When is an ‘ultra’ an ultra?

I’ve just picked up my race number for the EcoTrail race on Saturday and it’s starting to sink in that the race is in only two days. ARGH! I’ve been thinking about this race for such a long time now but it feels like it just crept up all of a sudden. In less than 48 hours I will be in the start-pen, ready to take on my longest running race distance yet. 45km is a hell of a long way…

The whole time I’ve been preparing for this race, I’ve called it an ‘ultra’ in inverted commas. Officially, an ultra-marathon is any footrace longer than a marathon (42.2km) – as defined by the Oxford Dictionary, Wikipedia, etc.. When you start reading blogs on the topic though, usually the next sentence is “however, the shortest standard ultra distance is 50km”. That means that my 45km race is technically not a ‘real’ ultra, because it falls 5km short of the typical minimum distance.

If you follow this definition, this creates a grey area for races of between 42.2km and 50km. You’re running more than a marathon, but (technically) less than an ultra. Basically the question is, can you call yourself an ultra-runner, or are you just a marathon-plus runner on completion of the race?

Personally, I’m starting to come around to the fact that this ‘technicality’ is plain stupid. For one thing, my 45km race is completely unlike any road marathon, given that it’s mostly off-road, goes through several forests and has 900m of elevation gain. It requires you to carry mandatory kit, only has two aid stations (at 25km and 35km) and will take longer to complete. If that’s not enough for the race to earn ‘ultra’ status, I don’t know what is.

There will be puddles, and mud.

Of course, you could then argue that other, shorter races by that definition could also be considered ultras, at least in regards that it will take an ultra-effort to finish. Take the recent TransGranCanaria race which several of my friends completed. The marathon option covered 42.2km, and yet had 1000m of positive elevation, a hell of a lot of downhill, and took most of them over six hours to complete – longer than I hope to take for the EcoTrail race.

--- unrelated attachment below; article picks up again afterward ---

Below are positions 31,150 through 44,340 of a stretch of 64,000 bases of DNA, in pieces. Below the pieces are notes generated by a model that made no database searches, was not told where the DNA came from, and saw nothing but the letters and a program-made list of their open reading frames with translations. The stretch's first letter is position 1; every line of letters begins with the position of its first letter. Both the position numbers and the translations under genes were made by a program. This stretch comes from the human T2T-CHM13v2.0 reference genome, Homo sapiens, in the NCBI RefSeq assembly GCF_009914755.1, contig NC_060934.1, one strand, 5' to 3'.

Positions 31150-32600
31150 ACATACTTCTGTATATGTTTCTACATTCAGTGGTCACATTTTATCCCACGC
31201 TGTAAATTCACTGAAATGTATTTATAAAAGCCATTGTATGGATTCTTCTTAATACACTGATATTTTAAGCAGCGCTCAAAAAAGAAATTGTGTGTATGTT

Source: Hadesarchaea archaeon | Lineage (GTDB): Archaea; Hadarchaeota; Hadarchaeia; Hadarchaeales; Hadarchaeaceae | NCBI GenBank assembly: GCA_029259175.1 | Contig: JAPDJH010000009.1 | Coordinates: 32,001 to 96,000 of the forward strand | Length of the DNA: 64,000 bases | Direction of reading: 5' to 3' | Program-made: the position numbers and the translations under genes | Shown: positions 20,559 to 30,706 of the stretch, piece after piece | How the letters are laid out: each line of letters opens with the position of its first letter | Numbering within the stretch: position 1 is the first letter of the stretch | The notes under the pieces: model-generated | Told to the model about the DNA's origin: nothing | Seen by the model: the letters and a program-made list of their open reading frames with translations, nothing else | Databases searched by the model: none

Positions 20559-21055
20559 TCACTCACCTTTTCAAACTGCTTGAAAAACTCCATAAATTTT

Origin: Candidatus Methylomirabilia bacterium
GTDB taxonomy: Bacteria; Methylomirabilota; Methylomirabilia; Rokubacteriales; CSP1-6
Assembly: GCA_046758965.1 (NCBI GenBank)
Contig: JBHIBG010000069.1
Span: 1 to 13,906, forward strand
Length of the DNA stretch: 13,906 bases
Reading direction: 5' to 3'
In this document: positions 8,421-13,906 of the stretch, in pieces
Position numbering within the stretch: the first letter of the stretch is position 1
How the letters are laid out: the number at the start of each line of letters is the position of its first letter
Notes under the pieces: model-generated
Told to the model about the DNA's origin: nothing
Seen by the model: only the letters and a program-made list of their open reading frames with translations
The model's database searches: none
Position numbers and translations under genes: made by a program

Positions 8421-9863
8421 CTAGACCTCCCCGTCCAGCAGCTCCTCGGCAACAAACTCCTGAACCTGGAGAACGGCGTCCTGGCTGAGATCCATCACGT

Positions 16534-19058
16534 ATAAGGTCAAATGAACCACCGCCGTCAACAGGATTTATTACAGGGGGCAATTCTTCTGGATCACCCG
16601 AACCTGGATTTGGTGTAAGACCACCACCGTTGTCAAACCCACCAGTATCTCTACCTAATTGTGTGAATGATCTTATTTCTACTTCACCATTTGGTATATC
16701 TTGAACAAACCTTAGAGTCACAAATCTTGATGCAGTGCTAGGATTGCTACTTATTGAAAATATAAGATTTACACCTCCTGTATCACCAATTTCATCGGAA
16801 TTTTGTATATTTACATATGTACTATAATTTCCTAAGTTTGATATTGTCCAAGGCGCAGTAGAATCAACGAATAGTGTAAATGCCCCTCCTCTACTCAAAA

Then you have road races longer than a marathon. The Great Ocean Road Running Festival in Victoria, Australia has a marathon option, yet the distance is 44km. They have chosen to adhere by the ‘technical’ definition of a marathon, and perhaps in a road-scenario it could apply. For one thing, when running a road marathon your actual distance run (as measured by your watch GPS) is often longer than 42.2km, simply because you have to weave amongst people, and don’t strictly follow the tangent lines on corners which are used when measuring the course. On the other hand, we runners spend much of our life explaining to non-runners that a marathon is always 42.2km (not just any race!), so to use that term for any other official distance could be seen as blasphemy.

All of that doesn’t really answer the question of whether or not I’m running an ultra on Saturday, but in some ways it doesn’t really matter. I’ll be running 45km, which is a whopping 2.8km more than I’ve ever raced before. More than that, it’s entirely new race territory because it’s a trail race with significant elevation change. The longest trail-race I’ve completed to date is 21km, so this is definitely a huge step up from that. It’s the first time that I will have to carry survival equipment with me in case I get stranded in the forest (please no), the longest time I will race between aid stations (25km, as opposed to… 8km?) and the most elevation I will ever climb in a single run.

That could be incredibly terrifying if it weren’t for the fact that I have spent the last three months preparing for this race. I am ready. I have run the entire course in sections from start to finish, including running almost all of the middle trail section in one go. I’ve practised with my pack, and have been working hard to improve my hydration and nutrition. I can’t think of anything more I could do to prepare for the race, I am definitely set to go!

I’m super excited to take on this new challenge, I really can’t wait to race! In the meantime I’m just going to forget the labels and not worry about whether this is an ‘ultra’ or not. The preparation for this race has already taught me so much about getting off-road and loving the trails that 5km of difference really doesn’t matter. I have already embraced the ‘trail-runner’ label, and that will do for me for now. Come May though, ultra-runner is mine!

If you want to track me during the race, you can find me on LiveTrail by searching my number (4010) or my last name (Mitchelmore). There’s also the LiveTrail app to download if you want a more friendly mobile experience, you can then add me as a favourite to quickly check back in with how I’m going. If you are tracking me, I would love your encouragement along the route too. The best way to get in contact while I’m out there is to send me a message on Instagram @julia.runs. Thanks!

What’s your definition of an ‘ultra’? Does it matter?

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